My guess is that someday when I arrive in heaven, I’ll find out that I’m there because I killed myself.

 

  • Perhaps I will discover I died by my own poor judgment, not looking both ways before walking out into an intersection.
  • Or perhaps I’ll find that I should have paid attention to that noisy wheel bearing, which made my front wheel fall off, which made me lose control on the highway, which caused my fatal head-on collision with the semi.
  • Maybe I’ll learn my death was caused by the Roundup I sprayed upwind on that one blustery day, which entered my lungs and started the cancer that would kill me.
  • Perhaps I will have died from keeping my cell phone too close to my bed at night, slowly frying my brain cells.
  • Maybe my undoing will have been caused by the taurine (whatever that is) in my Rockstar energy drink.  Come to think of it, there are a lot of things I ingest without a clue about what they are–any one of them could have been my undoing.
  • Maybe it will have been due to the butter I used to eat, then the margarine I replaced it with, then the butter I went back to.
  • Perhaps the thing that will have killed me is some adventurous thing I ate overseas:  the silkworms, the cow udders, the goose intestines, the 1000-year-old egg.  None of those had nutrition labels, which I would have likely disregarded anyway.
  • Perhaps, in my obsession with fitness, I’ll learn that I ran a few too many miles per week, which actually weakened my heart instead of strengthening it.
  • Possibly I’ll learn my demise was caused by one of the many vaccines I took in my lifetime, not knowing much (or caring much, quite frankly) about any of their long-term effects.
  • Maybe I’ll find I died from a currently-unknown long-term side-effect of the Covid virus that I wasn’t careful to avoid contracting.
  • Perhaps it’ll be revealed that I died because I believed and followed the wrong medical advice from those who I thought seemed credible at the time.

Of course, it’s entirely possible I’ll end up in heaven due to no fault of my own: I was murdered by a robber, hit by a drunk driver, or killed by a tornado.  But if I had to bet, I’ll bet it’s more likely that I will have contributed to my own death.  And I’m actually ok with that.

Why am I reflecting on all of this?

Because many people today seem consumed with doing everything possible to not kill themselves.  They seem bent on eliminating all health risks, trying to live as long as humanly possible.  This would be an understandable and appropriate view for those who do not believe in the afterlife.  After all, if this life is all there is, then maximizing one’s number of days makes total sense.  Eat, drink, and be merry for tomorrow we die.  Now there’s a consistent worldview!

But the Christian belief that we are currently living in The Shadowlands–as C.S. Lewis phrased it–and that paradise is our eternal destination means we mustn’t put an inordinate amount of focus on health, life preservation, and life extension.

Am I saying we should throw caution to the wind and live reckless lives?  Not necessarily.  But I am saying that those of us who hope in the afterlife should only take reasonable safety precautions–not absolute safety precautions.  We could spend our entire life fearfully consumed with avoiding every health risk, making safe choices, and joylessly striving to prolong our days, all the while potentially missing what we’re actually here for.  That would be an inconsistent worldview!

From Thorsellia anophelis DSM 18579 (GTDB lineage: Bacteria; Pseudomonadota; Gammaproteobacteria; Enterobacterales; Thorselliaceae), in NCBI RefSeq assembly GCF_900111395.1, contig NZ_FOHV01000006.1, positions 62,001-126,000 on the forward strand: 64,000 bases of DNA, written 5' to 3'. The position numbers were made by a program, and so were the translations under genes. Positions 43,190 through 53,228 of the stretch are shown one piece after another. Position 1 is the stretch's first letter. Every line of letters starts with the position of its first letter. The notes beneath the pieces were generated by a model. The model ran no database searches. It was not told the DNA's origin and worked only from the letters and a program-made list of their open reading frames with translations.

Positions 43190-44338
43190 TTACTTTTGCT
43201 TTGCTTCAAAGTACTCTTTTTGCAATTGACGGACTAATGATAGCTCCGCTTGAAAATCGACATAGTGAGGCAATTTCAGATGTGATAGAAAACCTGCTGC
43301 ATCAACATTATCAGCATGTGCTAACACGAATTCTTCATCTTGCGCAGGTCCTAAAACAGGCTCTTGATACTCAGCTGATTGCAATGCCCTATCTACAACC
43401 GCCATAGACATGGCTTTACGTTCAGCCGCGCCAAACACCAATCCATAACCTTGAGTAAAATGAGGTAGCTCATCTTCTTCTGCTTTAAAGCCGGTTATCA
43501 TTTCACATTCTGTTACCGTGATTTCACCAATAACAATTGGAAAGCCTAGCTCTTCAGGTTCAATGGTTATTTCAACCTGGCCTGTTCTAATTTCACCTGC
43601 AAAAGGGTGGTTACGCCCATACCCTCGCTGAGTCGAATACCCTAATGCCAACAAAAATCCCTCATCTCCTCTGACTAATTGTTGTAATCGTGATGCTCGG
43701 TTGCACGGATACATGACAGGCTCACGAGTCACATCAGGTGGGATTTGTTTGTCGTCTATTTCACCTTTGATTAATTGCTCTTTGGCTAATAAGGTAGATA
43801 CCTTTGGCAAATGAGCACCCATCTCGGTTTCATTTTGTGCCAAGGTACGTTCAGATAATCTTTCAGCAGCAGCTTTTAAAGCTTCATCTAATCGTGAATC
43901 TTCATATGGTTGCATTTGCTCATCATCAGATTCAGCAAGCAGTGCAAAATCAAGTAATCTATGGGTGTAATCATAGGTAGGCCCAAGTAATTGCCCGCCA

Christians like me who are convinced that heaven will be a far better place than earth should spend more energy dreaming of that life rather than holding-on-for-dear-life to this one.  The Apostle Paul said it well, “If I am to go on living in the body, this will mean fruitful labor for me. Yet what shall I choose? I do not know! I am torn between the two: I desire to depart and be with Christ, which is better by far (Philippians 1:22-23).  Paul wasn’t suicidal, but he kept a proper perspective on life and death.  For the believer, death is a promotion, not the end.

This eternal perspective allows us to worry little about life extension.  In fact, it goes the other way and even enables us to become risk-takers since the self-preservation of our mortal bodies is no longer our ultimate goal.   I have history on my side here;  we see the Christians’ disregard for health and safety throughout church history.  Look at the physical sufferings of the apostles. Look at generations of martyrs who chose to surrender their bodies to death rather than recant their faith.  Do we accuse them of self-harm or commend them for their strong faith?  Faith.

Consider the physically reckless way the early church cared for those with communicable diseases.  This morning I was reading how the early Christians in Carthage responded to the great plague of 251 AD.  “Cyprian urged them to nurse sick people and touch them.  He reminded them that they could act in this mortally dangerous way because their faith in Christ, which gave them hope for everlasting life, had healed their fear of death.”  [The Patient Ferment of the Early Church, 2016, by Andrew Kreieder, p. 111].

Someday I may learn that I killed myself.  It will likely have been due to ignorance, inattentiveness, or personal failure.  Oops.  Nevertheless, what I really hope to discover on that day is that my brief earthly life was characterized more by “fruitful labor” than life extension.

For part 2 on this topic, click HERE

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